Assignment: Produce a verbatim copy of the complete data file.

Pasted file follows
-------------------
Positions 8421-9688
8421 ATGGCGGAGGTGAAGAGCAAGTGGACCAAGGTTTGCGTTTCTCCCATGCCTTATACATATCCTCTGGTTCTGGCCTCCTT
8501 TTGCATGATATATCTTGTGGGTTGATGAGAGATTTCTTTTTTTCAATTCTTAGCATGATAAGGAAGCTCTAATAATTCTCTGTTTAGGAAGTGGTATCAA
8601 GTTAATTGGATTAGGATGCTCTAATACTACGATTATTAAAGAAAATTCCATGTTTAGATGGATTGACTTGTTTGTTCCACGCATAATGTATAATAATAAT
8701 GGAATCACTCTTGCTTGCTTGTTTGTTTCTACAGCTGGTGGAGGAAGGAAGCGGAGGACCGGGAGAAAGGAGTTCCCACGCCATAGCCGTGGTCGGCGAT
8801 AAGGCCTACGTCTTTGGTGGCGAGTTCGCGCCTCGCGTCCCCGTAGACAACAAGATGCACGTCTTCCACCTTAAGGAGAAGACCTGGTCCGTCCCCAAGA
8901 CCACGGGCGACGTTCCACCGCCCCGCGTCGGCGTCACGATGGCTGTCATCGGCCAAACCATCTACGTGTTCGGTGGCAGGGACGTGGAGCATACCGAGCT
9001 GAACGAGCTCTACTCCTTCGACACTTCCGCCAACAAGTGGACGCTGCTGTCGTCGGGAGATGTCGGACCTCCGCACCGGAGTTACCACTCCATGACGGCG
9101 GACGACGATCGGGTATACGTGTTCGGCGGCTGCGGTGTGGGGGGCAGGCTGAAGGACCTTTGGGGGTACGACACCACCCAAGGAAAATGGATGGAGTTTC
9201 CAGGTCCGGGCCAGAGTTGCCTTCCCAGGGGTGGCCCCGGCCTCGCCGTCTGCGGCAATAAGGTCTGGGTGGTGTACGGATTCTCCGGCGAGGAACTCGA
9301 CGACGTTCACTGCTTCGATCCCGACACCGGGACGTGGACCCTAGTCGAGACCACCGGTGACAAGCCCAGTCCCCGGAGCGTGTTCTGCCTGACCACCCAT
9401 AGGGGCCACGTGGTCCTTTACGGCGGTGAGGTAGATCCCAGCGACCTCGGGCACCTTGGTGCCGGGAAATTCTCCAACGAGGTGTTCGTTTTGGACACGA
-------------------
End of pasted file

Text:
Positions 8421-9688
8421 ATGGCGGAGGTGAAGAGCAAGTGGACCAAGGTTTGCGTTTCTCCCATGCCTTATACATATCCTCTGGTTCTGGCCTCCTT
8501 TTGCATGATATATCTTGTGGGTTGATGAGAGATTTCTTTTTTTCAATTCTTAGCATGATAAGGAAGCTCTAATAATTCTCTGTTTAGGAAGTGGTATCAA
8601 GTTAATTGGATTAGGATGCTCTAATACTACGATTATTAAAGAAAATTCCATGTTTAGATGGATTGACTTGTTTGTTCCACGCATAATGTATAATAATAAT
8701 GGAATCACTCTTGCTTGCTTGTTTGTTTCTACAGCTGGTGGAGGAAGGAAGCGGAGGACCGGGAGAAAGGAGTTCCCACGCCATAGCCGTGGTCGGCGAT
8801 AAGGCCTACGTCTTTGGTGGCGAGTTCGCGCCTCGCGTCCCCGTAGACAACAAGATGCACGTCTTCCACCTTAAGGAGAAGACCTGGTCCGTCCCCAAGA
8901 CCACGGGCGACGTTCCACCGCCCCGCGTCGGCGTCACGATGGCTGTCATCGGCCAAACCATCTACGTGTTCGGTGGCAGGGACGTGGAGCATACCGAGCT
9001 GAACGAGCTCTACTCCTTCGACACTTCCGCCAACAAGTGGACGCTGCTGTCGTCGGGAGATGTCGGACCTCCGCACCGGAGTTACCACTCCATGACGGCG
9101 GACGACGATCGGGTATACGTGTTCGGCGGCTGCGGTGTGGGGGGCAGGCTGAAGGACCTTTGGGGGTACGACACCACCCAAGGAAAATGGATGGAGTTTC
9201 CAGGTCCGGGCCAGAGTTGCCTTCCCAGGGGTGGCCCCGGCCTCGCCGTCTGCGGCAATAAGGTCTGGGTGGTGTACGGATTCTCCGGCGAGGAACTCGA
9301 CGACGTTCACTGCTTCGATCCCGACACCGGGACGTGGACCCTAGTCGAGACCACCGGTGACAAGCCCAGTCCCCGGAGCGTGTTCTGCCTGACCACCCAT
9401 AGGGGCCACGTGGTCCTTTACGGCGGTGAGGTAGATCCCAGCGACCTCGGGCACCTTGGTGCCGGGAAATTCTCCAACGAGGTGTTCGTTTTGGACACGA